Cammán mac Amlaíb
Cammán mac Amlaíb was a Norse-Gaelic viking who is recorded in the Irish annals as being defeated in 960. He has been identified as being a son of Amlaíb mac Gofraid (d.941), as well as possibly being Sitriuc Cam, who was defeated in battle by Amlaíb Cuarán two years later.
In 960, Cammán is recorded in the Annals of Ulster as being defeated at a place named Dub.[note 1] Cammán's opponent in the battle is not mentioned, and according to Clare Downham, the placename Dub seems incomplete, since there are many places in Ireland with this Gaelic element (which means "dark"). Several locations have been suggested. For example: Edmund Hogan identified it with Black River, in Rosclougher, County Leitrim; and Diarmuid Ó Murchadha identified it with the Munster Blackwater.
Downham noted that Cammán's name is Gaelic, and that Colmán Etchingham suggested that his name may be a diminutive form of the Gaelic camm, which means "crooked". Downham stated that Cammán, therefore, may be identical to Sitriuc Cam, who is recorded in the annals around the same time.
Sitriuc Cam is recorded in the Annals of the Four Masters to have attacked Uí Cholgain from the sea, was defeated by the Amlaíb Cuarán with the Dubliners and a party of Leinstermen, and escaped to his ships following the slaughter of his people.[note 2] Uí Cholgain occupied the territory around Lusk, County Dublin.
One of the sons of Amlaíb
Downham identified Cammán/Sitriuc Cam as one of the sons of Amlaíb, who raided the northern coasts of Dublin in 962.[note 3] The Annals of the Four Masters record the presence of Lagmainn ("lawmen") on the excursions of the sons of Amlaíb. It has been proposed that the use of these officials shows that Amlaíb's sons had contacts in the Isles. The sons are also recorded as raiding North Wales around this time period—Lyn and Holyhead were struck in 961, and Anglesey was raided in 962.
- "Camán son of Amlaíb son of Gothfrith was defeated at Dub".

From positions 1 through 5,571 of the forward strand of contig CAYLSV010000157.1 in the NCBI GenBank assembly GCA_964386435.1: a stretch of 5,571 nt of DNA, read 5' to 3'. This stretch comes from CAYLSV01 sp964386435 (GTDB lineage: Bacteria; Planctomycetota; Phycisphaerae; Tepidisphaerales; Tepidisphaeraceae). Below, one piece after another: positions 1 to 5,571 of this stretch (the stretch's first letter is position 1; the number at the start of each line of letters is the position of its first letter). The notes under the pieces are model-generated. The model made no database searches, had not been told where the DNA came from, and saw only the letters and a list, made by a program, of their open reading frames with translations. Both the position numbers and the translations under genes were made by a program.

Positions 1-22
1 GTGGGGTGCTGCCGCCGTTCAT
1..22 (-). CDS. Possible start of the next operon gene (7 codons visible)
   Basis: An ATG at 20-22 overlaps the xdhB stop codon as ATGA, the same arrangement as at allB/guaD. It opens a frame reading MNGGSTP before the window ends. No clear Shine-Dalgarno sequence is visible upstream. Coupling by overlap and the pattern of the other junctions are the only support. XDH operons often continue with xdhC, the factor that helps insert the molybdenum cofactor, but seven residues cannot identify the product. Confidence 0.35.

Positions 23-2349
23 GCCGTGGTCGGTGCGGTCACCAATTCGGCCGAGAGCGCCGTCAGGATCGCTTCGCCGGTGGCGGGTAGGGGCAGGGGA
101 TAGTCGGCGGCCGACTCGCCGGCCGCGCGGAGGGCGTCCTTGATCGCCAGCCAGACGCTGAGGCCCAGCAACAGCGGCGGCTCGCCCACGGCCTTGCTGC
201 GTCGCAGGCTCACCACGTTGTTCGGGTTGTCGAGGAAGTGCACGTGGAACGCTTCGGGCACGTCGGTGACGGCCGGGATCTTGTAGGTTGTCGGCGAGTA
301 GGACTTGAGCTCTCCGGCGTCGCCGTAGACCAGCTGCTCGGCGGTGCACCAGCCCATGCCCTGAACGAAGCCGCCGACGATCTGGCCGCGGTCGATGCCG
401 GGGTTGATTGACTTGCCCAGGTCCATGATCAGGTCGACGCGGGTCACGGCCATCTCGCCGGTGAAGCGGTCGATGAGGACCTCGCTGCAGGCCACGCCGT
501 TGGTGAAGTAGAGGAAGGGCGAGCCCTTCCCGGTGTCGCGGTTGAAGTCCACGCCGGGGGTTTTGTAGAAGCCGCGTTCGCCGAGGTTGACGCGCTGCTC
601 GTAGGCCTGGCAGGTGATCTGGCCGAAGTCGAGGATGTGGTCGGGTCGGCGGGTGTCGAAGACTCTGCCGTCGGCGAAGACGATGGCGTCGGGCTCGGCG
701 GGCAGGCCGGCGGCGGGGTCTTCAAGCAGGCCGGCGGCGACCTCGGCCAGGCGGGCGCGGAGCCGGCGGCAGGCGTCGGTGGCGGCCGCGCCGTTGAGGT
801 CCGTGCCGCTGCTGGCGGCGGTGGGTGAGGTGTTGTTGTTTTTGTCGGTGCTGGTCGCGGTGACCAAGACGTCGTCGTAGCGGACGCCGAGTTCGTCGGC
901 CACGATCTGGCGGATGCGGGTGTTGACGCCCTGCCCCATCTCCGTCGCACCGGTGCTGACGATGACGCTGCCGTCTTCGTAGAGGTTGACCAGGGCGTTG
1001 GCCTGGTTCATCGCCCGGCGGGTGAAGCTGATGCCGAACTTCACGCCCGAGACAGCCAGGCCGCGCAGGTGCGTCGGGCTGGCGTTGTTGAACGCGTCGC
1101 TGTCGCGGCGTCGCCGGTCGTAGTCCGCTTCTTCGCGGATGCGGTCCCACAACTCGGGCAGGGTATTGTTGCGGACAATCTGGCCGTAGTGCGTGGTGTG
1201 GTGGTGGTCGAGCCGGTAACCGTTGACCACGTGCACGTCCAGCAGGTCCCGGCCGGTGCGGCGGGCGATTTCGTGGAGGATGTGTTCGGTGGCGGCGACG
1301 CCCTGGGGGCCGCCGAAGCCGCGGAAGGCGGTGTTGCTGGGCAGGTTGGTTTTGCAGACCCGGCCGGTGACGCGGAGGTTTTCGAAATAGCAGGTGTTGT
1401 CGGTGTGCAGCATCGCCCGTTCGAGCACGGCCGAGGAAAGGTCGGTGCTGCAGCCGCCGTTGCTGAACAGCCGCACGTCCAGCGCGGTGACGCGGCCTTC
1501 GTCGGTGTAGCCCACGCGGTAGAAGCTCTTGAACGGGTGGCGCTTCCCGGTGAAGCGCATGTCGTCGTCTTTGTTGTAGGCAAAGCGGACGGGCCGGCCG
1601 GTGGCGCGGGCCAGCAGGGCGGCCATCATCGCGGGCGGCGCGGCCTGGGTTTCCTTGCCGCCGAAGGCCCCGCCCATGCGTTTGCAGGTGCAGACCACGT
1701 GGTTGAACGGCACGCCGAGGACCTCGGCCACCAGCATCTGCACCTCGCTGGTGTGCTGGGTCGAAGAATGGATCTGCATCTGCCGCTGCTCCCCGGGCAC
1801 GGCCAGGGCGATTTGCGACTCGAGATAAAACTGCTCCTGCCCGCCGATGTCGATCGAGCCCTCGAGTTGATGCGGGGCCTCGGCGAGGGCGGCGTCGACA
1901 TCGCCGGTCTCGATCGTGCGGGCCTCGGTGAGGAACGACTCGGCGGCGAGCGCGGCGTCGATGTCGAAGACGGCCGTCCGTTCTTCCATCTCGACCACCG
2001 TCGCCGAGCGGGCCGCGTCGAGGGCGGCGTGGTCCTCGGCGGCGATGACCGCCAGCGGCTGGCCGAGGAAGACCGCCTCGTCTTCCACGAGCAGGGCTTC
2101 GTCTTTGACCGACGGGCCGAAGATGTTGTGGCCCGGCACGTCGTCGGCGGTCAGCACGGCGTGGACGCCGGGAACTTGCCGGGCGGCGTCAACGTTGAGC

- "A prey by Sitric Cam from the sea to Ui-Colgain; but he was over-taken by Amhlaeibh, with the foreigners of Ath-cliath, and the Leinstermen; in the conflict Amhlaeibh was wounded through his thigh with an arrow, and escaped to his ships, after the slaughter of his people".
- "The fleet of the son of Amhlaeibh and of the Ladgmanns came to Ireland, and plundered Conaille and Edar, with Inis-mac-Neasain; and the Ladgmanns afterwards went to the men of Munster, to avenge their brother, i.e. Oin, so that they plundered Inis-Doimhle and Ui-Liathain, and robbed Lis-mor and Corcach, and did many other evils. They afterwards went into Ui-Liathain, where they were overtaken by Maelcluiche Ua Maeleitinn, who made a slaughter of them, i.e. killing three hundred and sixty-five, so that there escaped not one of them but the crews of three ships".
- Downham 2007: p. 241.
- "Annals of Ulster -- M960.16". www.ucc.ie/celt. Retrieved 30 March 2010.
- Downham 2007: p. 184.
- Downham 2007: pp. 48–49.
- Downham 2007: pp. 269–270.
- "Annals of the Four Masters -- M960.16". www.ucc.ie/celt. Retrieved 30 March 2010.
- "Annals of the Four Masters -- M960.14". www.ucc.ie/celt. Retrieved 30 March 2010.
- Downham 2007: pp. 184–185.
- Annals of Ulster, ed. & tr. Seán Mac Airt and Gearóid Mac Niocaill (1983). The Annals of Ulster (to AD 1131). Dublin: DIAS. Lay summary – CELT (2008).
- Annals of the Four Masters, ed. & tr. John O'Donovan (1856). Annála Rioghachta Éireann. Annals of the Kingdom of Ireland by the Four Masters... with a Translation and Copious Notes. 7 vols (2nd ed.). Dublin: Royal Irish Academy. CELT editions. Full scans at Internet Archive: Vol. 1; Vol. 2; Vol. 3; Vol. 4; Vol. 5; Vol. 6; Indices.
- Downham, Clare (2007). Viking Kings of Britain and Ireland: The Dynasty of Ívarr to A.D. 1014. Dunedin Academic Press. ISBN 978-1-903765-89-0.